This article was originally written by Debra Lynn Dadd
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I recently received a question from one of my readers about the safety of drinking water from clear plastic water bottles. These bottles, made from Lexan polycarbonate resin (a plastic polymer), are widely used for single-serving sales to one-gallon of water in stores and home-delivery bottles.
Theee bottles appear to be safe because they do not impart any taste or odor to the water. Lexan polycarbonate is also used to make compact discs and DVDs, bulletproof windows, mobile phones, and computers.
The water delivery company sent my reader a notice saying that their Lexan polycarbonate bottles are perfectly safe to use. They suggested their customers visit a website that was designed to portray this plastic in a positive light.
But, actually, a toxic chemical is lurking in these bottles that does end up in the water you drink. Lexan used to be used to make baby bottles, but these are no longer sold. Hmmmmm…
STAY AWAY FROM BPA
In 1998, Dr. Patricia Hunt of Case Western University in Ohio discovered that one of the components of Lexan polycarbonate resin–bisphenol-A (BPA)–can leach into water from water bottles. BPA is a potent hormone disruptor. It can impair the reproductive organs and have adverse effects on breast tissue and prostate development.
Who do we believe? The water delivery company or Dr. Hunt?
I’m inclined to go with Dr. Hunt. I went to a website maintained by the authors of Our Stolen Future: How We Are Threatening Our Fertility, Intelligence and Survival, who are continuously searching the scientific literature for information on endochrine disruptors. The Our Stolen Future (https://petinstead.com/ourstolenfuture.org/NewScience/oncompounds/bisphenola/bpauses.htm#recentimportant page on bisphenol-a) gives a whole page of links to scientific studies that show that BPA damages the endocrine system in a variety of ways.
BPA can leach from water bottles when exposed to heat and cleaning agents, but detectable levels of BPA can also leach into water from bottles just sitting at room temperature, according to a 2003 study conducted by the University of Missouri published in the journal Environmental Health Perspectives.
BETTER SAFE THAN SORRY
Is there is a level of BPA that may be acceptable? To answer that question we have to ask: acceptable to who? A healthy male? A woman? A child? The elderly? And how would you know how much leaching has occurred in the water? It could easily vary from day to day depending on how long the water had been in the bottle, whether or not the sun was shining on the bottle in the delivery truck, and a variety of other factors.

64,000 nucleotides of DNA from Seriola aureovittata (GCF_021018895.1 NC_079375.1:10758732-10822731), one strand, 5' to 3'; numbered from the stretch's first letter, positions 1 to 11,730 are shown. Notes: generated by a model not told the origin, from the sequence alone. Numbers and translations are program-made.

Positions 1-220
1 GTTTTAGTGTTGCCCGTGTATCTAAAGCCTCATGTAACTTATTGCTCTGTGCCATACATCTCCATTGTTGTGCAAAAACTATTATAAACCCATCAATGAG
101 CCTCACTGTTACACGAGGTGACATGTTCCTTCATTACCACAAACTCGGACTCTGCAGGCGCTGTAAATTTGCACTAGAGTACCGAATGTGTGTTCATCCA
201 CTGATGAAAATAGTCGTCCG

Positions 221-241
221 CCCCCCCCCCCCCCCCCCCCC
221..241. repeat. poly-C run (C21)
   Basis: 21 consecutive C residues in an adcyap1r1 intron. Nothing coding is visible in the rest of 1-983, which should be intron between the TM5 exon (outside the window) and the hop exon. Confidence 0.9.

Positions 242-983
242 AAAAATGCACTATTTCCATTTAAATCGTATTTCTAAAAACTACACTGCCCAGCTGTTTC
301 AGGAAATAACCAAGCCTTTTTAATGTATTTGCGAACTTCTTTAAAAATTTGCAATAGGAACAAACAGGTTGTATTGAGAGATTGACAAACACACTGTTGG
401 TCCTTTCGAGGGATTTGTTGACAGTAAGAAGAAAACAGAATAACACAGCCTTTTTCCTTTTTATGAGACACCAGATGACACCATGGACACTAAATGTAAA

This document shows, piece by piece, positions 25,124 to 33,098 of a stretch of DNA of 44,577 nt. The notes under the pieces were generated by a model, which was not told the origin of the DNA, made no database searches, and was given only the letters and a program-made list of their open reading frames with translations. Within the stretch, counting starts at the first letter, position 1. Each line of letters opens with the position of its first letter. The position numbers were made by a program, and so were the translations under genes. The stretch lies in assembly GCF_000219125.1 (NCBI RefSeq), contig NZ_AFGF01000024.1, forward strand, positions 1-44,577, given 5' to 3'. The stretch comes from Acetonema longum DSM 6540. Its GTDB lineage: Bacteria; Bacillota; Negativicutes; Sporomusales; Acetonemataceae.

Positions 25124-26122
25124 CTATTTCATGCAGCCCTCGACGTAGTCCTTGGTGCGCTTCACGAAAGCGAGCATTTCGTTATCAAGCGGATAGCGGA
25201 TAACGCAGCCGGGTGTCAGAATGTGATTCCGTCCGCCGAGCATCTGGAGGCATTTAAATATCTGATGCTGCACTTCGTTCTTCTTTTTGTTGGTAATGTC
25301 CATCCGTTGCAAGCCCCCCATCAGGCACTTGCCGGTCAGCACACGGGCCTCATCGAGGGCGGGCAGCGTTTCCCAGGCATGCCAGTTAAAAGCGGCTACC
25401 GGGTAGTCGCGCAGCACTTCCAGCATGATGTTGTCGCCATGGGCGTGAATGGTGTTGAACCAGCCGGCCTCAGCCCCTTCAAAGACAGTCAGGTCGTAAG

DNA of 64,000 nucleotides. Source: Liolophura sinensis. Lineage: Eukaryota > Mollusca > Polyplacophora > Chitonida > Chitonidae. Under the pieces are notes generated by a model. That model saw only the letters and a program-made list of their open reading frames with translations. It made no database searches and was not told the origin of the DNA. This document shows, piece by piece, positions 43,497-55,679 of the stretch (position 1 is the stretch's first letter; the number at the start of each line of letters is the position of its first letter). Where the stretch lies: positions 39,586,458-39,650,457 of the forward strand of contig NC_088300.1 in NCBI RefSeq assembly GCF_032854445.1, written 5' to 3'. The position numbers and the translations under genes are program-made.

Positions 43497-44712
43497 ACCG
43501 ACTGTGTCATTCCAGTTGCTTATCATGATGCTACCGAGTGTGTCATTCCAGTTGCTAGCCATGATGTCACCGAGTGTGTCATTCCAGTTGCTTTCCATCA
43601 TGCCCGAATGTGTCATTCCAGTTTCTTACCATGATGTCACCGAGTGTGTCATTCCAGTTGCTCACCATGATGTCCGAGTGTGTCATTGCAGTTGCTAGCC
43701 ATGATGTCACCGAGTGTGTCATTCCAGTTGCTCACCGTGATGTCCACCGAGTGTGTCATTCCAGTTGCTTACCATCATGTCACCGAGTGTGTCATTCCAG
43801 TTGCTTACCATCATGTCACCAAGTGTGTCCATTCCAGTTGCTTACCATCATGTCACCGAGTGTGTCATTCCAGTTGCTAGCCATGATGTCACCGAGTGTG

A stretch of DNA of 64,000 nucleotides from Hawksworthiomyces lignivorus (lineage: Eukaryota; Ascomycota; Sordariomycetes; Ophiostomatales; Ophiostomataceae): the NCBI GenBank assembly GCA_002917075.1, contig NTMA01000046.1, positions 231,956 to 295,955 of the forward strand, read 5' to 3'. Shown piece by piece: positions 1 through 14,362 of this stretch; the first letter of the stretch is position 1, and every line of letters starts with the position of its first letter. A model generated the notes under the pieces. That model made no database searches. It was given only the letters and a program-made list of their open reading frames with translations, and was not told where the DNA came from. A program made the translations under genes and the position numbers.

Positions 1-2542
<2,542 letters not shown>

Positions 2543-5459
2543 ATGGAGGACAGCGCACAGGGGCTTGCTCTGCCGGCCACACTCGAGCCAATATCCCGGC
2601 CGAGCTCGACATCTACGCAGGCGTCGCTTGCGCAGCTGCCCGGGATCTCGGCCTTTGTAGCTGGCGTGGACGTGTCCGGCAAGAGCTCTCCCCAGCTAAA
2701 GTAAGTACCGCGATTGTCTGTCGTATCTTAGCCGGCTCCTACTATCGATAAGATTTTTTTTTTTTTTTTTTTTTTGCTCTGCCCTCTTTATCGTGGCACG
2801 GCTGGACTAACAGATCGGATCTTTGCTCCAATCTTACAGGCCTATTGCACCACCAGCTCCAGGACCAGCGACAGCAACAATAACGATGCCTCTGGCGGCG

I’m concerned enough about the possible danger of BPA that I am no longer purchasing bottled water in plastic bottles.
Health concerns aside, plastic is also not good for the environment. Americans use about 10 million tons of plastic every year, but recycle only about two percent of it. A plastic milk jug takes about one million years to biodegrade. And, getting back to health concerns, the manufacture of plastics produces toxic wastes that return to us indirectly through polluted air, water, and soil.
But we also have to use common sense and choose the greatest benefit at any given time. If your choice was to drink spring water in the polycarbonate bottle or drink tap water or drink no water at all on a hot summer day, I would say drink the purer spring water in the polycarbonate bottle. Once in a while, a single exposure will not do much harm. But you don’t want to be using water contained in a Lexan polycarbonate resin bottle as your everyday source of water supply, or drink from these bottles all day long, every day.
There are other options.
My best recommendation is to get a good water filter that is right for your water and filter your water at home. That way there is no questionable leaching at all. Even though this may be expensive, it is one of the best investments you can make in your health and will save thousands of dollars in medical expenses in the long run.
For those of you who carry or purchase water in the small, single-serving Lexan polycarbonate bottles, you can purchase plastic-free refillable bottles in various sizes to suit your needs. They are lightweight and much more attractive than the disposable plastic bottles.
It’s a good idea, particularly in the summertime, to carry clean water with you, as your body needs water throughout the day for good health. The Mayo Clinic suggests you divide your weight in half and drink that many ounces of water every day. So if you weigh 128 pounds, that would be 64 ounces or 8 8-ounce glasses of water per day. It’s better to carry your own clean water in a safe container than drink tap water or water in a plastic bottle.
For sources of water filters and reusable plastic-free refillable bottles, visit https://petinstead.com/debraslist/water/index.html.